ECtHR: Holy See’s state immunity affirmed in Article 6 case

ECtHR: Holy See’s state immunity affirmed in Article 6 case

Applicants who alleged they had been deprived of their right of access to a court suffered no ECHR violations after Belgium declined to hear their tort case against the Holy See, the European Court of Human Rights has ruled.

Belgian, French and Dutch nationals had alleged they were victims of sexual abuse by Catholic priests when they were children.

The case raised the question of the immunity of the Holy See from the jurisdiction of domestic courts. It concerned an action for compensation brought by 24 applicants against the Holy See and against a number of leaders of the Catholic Church of Belgium and Catholic associations, claiming that damage had been caused by the structurally deficient manner in which the state had dealt with the problem of sexual abuse in the Church.

As the Belgian courts had found that they did not have jurisdiction in respect of the Holy See, the applicants argued that they had been deprived of access to a court and relied on Article 6 § 1 before the ECtHR.

The court found that the dismissal of the proceedings by the Belgian courts in declining jurisdiction to hear the tort case had not departed from the generally recognised principles of international law in matters of state immunity, and the restriction on the right of access to a court could not therefore be regarded as disproportionate to the legitimate aims pursued.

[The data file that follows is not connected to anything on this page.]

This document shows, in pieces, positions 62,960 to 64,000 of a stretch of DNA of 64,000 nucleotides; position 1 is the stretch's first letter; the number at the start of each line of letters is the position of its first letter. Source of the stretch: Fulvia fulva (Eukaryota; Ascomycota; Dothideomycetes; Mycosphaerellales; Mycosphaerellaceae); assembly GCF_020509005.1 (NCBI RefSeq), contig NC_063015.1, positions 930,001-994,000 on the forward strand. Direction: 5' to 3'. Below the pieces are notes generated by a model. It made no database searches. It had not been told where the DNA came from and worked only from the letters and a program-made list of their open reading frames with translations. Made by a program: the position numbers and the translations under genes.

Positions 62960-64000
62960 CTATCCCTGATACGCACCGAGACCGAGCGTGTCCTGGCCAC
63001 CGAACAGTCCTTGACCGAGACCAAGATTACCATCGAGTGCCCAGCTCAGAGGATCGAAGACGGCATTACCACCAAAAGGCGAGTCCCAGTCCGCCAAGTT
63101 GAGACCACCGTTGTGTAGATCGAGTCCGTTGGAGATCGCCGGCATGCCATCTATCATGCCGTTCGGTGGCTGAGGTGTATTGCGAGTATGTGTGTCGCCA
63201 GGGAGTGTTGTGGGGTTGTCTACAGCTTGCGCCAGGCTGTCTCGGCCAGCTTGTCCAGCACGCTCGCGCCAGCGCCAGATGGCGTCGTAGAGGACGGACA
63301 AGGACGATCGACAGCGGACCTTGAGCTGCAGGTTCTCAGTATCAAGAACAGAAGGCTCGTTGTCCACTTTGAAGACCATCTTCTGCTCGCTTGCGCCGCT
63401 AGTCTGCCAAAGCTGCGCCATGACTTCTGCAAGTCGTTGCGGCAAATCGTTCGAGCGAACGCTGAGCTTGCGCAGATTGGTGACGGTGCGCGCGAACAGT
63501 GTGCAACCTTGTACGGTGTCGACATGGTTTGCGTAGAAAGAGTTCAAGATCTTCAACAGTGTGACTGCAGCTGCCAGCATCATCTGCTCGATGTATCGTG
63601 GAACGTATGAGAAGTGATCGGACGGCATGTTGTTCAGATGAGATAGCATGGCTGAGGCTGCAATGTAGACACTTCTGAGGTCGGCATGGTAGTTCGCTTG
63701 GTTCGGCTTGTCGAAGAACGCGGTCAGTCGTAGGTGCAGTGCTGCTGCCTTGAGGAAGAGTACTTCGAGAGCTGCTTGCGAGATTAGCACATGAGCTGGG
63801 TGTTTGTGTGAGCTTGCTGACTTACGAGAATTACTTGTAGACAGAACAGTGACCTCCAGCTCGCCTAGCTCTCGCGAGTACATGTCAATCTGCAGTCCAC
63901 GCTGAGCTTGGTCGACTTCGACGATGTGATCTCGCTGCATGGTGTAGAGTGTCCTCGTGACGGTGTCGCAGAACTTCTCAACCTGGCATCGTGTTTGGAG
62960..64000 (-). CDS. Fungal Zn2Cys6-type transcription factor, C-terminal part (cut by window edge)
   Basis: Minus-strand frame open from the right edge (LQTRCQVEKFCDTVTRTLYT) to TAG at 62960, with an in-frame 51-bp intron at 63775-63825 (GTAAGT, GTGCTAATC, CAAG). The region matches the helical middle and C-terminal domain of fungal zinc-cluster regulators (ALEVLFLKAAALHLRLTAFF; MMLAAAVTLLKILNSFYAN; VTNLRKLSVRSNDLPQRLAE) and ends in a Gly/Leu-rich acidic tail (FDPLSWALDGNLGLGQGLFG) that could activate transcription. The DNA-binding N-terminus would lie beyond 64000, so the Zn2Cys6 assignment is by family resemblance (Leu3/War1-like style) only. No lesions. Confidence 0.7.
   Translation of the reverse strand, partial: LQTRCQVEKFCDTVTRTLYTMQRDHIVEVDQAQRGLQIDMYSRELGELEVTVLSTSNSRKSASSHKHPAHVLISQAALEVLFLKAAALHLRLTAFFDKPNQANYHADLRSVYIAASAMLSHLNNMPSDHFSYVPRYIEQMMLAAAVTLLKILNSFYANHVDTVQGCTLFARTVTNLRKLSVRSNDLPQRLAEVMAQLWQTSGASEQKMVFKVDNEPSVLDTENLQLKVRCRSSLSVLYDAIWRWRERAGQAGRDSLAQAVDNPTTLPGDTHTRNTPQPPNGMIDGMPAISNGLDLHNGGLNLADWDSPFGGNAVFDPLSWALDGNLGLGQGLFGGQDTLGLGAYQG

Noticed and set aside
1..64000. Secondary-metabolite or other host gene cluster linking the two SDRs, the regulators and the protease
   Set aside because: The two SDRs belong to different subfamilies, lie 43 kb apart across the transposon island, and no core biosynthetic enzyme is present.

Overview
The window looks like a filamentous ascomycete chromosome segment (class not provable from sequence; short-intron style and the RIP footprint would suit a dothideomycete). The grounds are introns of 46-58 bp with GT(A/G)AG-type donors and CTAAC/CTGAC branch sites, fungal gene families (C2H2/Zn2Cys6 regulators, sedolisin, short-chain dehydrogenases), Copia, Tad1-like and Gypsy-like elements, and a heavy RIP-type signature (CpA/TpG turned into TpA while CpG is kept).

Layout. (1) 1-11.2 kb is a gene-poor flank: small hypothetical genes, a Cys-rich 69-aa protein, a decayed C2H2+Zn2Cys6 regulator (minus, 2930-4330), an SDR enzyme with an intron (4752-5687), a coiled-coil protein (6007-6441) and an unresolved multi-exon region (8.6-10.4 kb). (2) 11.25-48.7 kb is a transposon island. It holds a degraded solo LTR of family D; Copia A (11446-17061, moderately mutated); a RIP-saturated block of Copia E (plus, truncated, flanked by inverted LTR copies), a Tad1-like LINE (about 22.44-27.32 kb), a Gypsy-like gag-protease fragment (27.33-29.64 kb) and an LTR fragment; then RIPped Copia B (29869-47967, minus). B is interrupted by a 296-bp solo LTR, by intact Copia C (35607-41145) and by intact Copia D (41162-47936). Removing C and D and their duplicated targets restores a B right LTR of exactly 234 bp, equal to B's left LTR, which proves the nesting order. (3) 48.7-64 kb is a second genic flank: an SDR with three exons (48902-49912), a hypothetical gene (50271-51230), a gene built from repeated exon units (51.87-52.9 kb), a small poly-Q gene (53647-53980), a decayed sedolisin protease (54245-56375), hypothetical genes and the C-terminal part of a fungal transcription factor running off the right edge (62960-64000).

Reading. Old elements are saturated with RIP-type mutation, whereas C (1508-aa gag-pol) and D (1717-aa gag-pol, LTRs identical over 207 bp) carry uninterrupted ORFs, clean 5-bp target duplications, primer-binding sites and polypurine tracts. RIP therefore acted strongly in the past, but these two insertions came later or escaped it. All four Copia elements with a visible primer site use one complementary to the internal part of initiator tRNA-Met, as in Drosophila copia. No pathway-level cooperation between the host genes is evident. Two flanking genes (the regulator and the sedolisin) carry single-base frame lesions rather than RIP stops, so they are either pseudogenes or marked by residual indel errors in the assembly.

In October 2013 the Ghent Court of First Instance declined jurisdiction. In February 2016 the Ghent Court of Appeal upheld this judgment. It found that it did not have a sufficient jurisdictional basis to rule on the claimants’ action because of the Holy See’s immunity from legal proceedings. It also stated that Belgium’s recognition of the Holy See as a foreign sovereign with the same rights and obligations as a state was conclusively established.

The court did not find anything unreasonable or arbitrary in the detailed reasoning which led the Court of Appeal to reach that conclusion. It pointed out that it had itself previously characterised agreements between the Holy See and other States as international treaties.

There had therefore been no violation of Article 6 § 1 of the Convention.

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